We explore trauma, sexual violence and discursive discrepancies on 'FGM' among female migrants living in diaspora. What happens during the process of re-viewing and re-defining such experiences and what kinds of actions are taken to re-create one's gender or ethnic identity?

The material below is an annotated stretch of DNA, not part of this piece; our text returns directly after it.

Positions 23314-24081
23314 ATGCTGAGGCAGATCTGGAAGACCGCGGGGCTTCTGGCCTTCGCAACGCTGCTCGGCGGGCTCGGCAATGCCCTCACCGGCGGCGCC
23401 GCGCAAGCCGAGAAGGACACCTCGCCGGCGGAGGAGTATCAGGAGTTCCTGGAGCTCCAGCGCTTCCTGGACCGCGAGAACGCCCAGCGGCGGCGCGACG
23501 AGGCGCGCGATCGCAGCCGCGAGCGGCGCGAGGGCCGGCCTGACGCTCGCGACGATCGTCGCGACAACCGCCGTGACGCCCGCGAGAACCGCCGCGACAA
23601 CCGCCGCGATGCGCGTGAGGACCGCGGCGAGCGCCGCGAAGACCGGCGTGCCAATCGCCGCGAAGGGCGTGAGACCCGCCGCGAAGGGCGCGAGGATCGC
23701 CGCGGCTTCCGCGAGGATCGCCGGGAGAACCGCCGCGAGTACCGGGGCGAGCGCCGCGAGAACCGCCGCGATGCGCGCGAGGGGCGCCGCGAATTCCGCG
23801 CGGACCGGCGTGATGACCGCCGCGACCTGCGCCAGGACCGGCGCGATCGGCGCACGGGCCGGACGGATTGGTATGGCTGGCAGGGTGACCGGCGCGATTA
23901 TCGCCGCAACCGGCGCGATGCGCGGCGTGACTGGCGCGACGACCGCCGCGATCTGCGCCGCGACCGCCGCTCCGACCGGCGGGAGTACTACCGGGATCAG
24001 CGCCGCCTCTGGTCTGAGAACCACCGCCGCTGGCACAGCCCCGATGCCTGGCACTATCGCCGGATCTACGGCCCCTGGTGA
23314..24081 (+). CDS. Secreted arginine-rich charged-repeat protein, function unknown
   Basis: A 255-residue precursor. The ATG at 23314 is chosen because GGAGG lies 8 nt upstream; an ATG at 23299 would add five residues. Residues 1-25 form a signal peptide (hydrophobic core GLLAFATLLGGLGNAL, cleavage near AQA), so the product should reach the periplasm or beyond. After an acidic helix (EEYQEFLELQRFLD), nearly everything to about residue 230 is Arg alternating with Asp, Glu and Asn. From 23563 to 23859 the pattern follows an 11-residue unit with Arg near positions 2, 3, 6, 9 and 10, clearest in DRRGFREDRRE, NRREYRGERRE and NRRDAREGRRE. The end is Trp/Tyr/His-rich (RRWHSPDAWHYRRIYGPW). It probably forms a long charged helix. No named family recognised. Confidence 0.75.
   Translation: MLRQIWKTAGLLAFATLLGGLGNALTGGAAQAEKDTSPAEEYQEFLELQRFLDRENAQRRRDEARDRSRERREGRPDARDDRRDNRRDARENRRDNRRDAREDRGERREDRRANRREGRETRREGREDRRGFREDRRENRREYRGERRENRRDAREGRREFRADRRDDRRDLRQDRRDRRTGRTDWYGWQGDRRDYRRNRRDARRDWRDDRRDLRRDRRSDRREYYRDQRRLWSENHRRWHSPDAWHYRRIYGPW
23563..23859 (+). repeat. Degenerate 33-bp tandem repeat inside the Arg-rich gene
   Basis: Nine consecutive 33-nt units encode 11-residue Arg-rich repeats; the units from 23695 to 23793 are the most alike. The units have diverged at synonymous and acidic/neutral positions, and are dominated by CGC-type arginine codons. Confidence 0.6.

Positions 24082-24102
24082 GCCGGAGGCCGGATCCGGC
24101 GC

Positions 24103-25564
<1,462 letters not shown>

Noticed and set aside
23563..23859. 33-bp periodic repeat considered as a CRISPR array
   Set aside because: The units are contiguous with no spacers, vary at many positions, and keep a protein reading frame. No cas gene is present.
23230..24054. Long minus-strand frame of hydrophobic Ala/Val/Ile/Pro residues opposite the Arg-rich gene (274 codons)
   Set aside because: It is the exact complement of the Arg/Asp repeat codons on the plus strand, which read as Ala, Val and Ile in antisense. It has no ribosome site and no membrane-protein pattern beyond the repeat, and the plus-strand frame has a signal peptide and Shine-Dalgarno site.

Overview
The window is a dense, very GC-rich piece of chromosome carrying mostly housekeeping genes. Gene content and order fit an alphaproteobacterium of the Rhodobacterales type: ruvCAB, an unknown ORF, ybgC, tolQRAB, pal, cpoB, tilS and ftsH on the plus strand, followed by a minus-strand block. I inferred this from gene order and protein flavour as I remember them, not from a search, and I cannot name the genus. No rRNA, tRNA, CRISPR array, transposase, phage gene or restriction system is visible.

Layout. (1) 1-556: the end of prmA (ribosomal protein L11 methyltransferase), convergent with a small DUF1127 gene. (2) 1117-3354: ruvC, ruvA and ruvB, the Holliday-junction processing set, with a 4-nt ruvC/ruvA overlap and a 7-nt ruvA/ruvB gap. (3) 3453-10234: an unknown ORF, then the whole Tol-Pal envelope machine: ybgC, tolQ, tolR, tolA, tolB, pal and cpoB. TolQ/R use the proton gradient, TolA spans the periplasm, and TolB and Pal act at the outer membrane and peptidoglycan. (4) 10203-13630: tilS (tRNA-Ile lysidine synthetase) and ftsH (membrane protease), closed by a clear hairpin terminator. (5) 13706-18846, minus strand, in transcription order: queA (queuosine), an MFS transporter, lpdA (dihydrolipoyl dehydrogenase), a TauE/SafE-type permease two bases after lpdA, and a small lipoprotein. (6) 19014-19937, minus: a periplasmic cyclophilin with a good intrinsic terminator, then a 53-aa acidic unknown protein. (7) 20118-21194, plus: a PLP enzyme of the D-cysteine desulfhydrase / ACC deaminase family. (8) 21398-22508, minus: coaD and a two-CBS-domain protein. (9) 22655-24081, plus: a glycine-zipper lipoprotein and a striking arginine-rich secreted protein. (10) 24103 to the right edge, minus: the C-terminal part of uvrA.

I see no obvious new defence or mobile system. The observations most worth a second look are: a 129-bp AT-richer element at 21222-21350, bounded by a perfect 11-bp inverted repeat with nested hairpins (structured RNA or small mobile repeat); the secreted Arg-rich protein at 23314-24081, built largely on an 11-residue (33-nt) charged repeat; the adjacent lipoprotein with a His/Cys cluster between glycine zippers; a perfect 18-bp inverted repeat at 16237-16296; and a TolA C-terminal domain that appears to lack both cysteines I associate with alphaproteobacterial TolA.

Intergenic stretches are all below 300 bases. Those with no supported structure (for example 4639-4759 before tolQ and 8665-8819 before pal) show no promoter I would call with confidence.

Some female migrants residing in the EU have experienced practices, whether in their countries of origin or during the migration process, which are classified as forms of sexual violence according to international conventions (e.g. 'female genital mutilation', early and forced marriage, (marital)-rape and sexual violence). However, not all of these experiences are perceived as "violence" by women themselves until they have settled in the EU. In this panel, we would like to explore such discursive discrepancies between countries of origin and European host countries regarding FGC and/or sexual violence. We will discuss implications of such differences in the institutional framing of these practices, and the different ways in which individuals reflect upon their experiences during asylum procedures or in accessing support services. What happens when women reinterpret or come to recognize their experiences in terms of violence and/or abuse? How do their conceptions of the body, of kin and customs change when they are confronted with these discourses in the EU? In what ways do women who redefine what happened to them as violence change the structures of their relationships? How do they juggle the conflicting expectations of family back home in contrast to the ways of life, laws and demands in their European host country? What actions are taken to re-create gender or ethnic identities and which are the discourses and structural elements underpinning these re-creations? How are these discrepancies perceived or negotiated by other stakeholders or service providers (e.g. police, social workers, medical personnel)?